During that time, enrolled members of the Osage Indian nation were among the wealthiest people per capita in the world. The rich oil fields beneath their reservation brought millions of dollars into the tribe annually, distributed to tribal members holding "headrights" that could not be bought or sold but only inherited. This vast wealth attracted the attention of unscrupulous whites who found ways to divert it to themselves by marrying Osage women or by having Osage declared legally incompetent so the whites could fleece them through the administration of their estates. For some, however, these deceptive tactics were not enough, and a plague of violent death—by shooting, poison, orchestrated automobile accident, and bombing—began to decimate the Osage in what they came to call the "Reign of Terror." Corrupt and incompetent law enforcement and judicial systems ensured that the perpetrators were never found or punished until the young J. Edgar Hoover saw cracking these cases as a means of burnishing the reputation of the newly professionalized FBI. Bestselling New Yorker staff writer Grann (The Devil and Sherlock Holmes: Tales of Murder, Madness, and Obsession, 2010, etc.) follows Special Agent Tom White and his assistants as they track the killers of one extended Osage family through a closed local culture of greed, bigotry, and lies in pursuit of protection for the survivors and justice for the dead. But he doesn't stop there; relying almost entirely on primary and unpublished sources, the author goes on to expose a web of conspiracy and corruption that extended far wider than even the FBI ever suspected. This page-turner surges forward with the pacing of a true-crime thriller, elevated by Grann's crisp and evocative prose and enhanced by dozens of period photographs.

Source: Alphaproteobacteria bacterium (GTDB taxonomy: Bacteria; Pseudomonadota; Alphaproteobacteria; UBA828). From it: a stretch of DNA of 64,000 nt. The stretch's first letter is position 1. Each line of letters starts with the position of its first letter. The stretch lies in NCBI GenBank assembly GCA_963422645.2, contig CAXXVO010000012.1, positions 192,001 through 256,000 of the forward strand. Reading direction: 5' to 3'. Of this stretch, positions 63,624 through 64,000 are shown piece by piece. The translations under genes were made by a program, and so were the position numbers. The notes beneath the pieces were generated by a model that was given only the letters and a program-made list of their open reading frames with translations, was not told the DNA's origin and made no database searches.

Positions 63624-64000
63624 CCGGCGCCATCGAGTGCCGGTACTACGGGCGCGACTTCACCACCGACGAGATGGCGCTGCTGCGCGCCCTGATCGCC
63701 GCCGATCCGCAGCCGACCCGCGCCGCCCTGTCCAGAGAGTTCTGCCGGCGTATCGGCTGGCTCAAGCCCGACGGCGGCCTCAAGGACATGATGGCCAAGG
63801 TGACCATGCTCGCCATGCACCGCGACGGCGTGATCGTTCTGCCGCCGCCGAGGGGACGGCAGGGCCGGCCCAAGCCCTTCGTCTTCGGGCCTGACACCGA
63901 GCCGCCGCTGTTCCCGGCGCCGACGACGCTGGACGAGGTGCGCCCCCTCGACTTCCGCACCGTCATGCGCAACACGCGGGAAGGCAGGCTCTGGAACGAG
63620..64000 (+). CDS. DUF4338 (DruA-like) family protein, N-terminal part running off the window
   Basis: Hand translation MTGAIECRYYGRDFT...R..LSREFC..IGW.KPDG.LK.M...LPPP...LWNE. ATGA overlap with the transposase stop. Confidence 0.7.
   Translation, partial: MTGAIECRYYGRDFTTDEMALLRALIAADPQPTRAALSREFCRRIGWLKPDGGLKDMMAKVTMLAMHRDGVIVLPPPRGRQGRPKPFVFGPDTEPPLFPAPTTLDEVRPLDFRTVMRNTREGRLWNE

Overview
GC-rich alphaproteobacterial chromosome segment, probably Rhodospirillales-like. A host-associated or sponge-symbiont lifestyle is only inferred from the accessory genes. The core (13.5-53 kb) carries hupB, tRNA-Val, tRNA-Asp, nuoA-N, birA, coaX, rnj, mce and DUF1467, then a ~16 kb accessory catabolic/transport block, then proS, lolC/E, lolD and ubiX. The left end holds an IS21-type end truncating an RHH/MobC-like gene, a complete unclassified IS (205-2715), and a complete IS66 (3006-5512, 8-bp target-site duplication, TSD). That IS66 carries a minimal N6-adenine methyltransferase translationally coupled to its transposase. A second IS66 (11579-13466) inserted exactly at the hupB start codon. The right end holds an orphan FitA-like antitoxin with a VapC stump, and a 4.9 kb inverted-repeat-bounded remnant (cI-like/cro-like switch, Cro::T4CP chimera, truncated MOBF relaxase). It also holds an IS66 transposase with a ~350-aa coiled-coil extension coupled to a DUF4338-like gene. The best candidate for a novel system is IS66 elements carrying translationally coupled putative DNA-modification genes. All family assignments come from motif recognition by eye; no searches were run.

Dogged original research and superb narrative skills come together in this gripping account of pitiless evil.

Pub Date: April 18, 2017

ISBN: 978-0-385-53424-6

Page Count: 352

Publisher: Doubleday

Review Posted Online: Feb. 1, 2017

Kirkus Reviews Issue: Feb. 15, 2017

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NIGHT

The author's youthfulness helps to assure the inevitable comparison with the Anne Frank diary although over and above the...

Elie Wiesel spent his early years in a small Transylvanian town as one of four children. 

He was the only one of the family to survive what Francois Maurois, in his introduction, calls the "human holocaust" of the persecution of the Jews, which began with the restrictions, the singularization of the yellow star, the enclosure within the ghetto, and went on to the mass deportations to the ovens of Auschwitz and Buchenwald. There are unforgettable and horrifying scenes here in this spare and sombre memoir of this experience of the hanging of a child, of his first farewell with his father who leaves him an inheritance of a knife and a spoon, and of his last goodbye at Buchenwald his father's corpse is already cold let alone the long months of survival under unconscionable conditions. 

The author's youthfulness helps to assure the inevitable comparison with the Anne Frank diary although over and above the sphere of suffering shared, and in this case extended to the death march itself, there is no spiritual or emotional legacy here to offset any reader reluctance.

Pub Date: Jan. 16, 2006

ISBN: 0374500010

Page Count: 120

Publisher: Hill & Wang

Review Posted Online: Oct. 7, 2011

Kirkus Reviews Issue: Jan. 15, 2006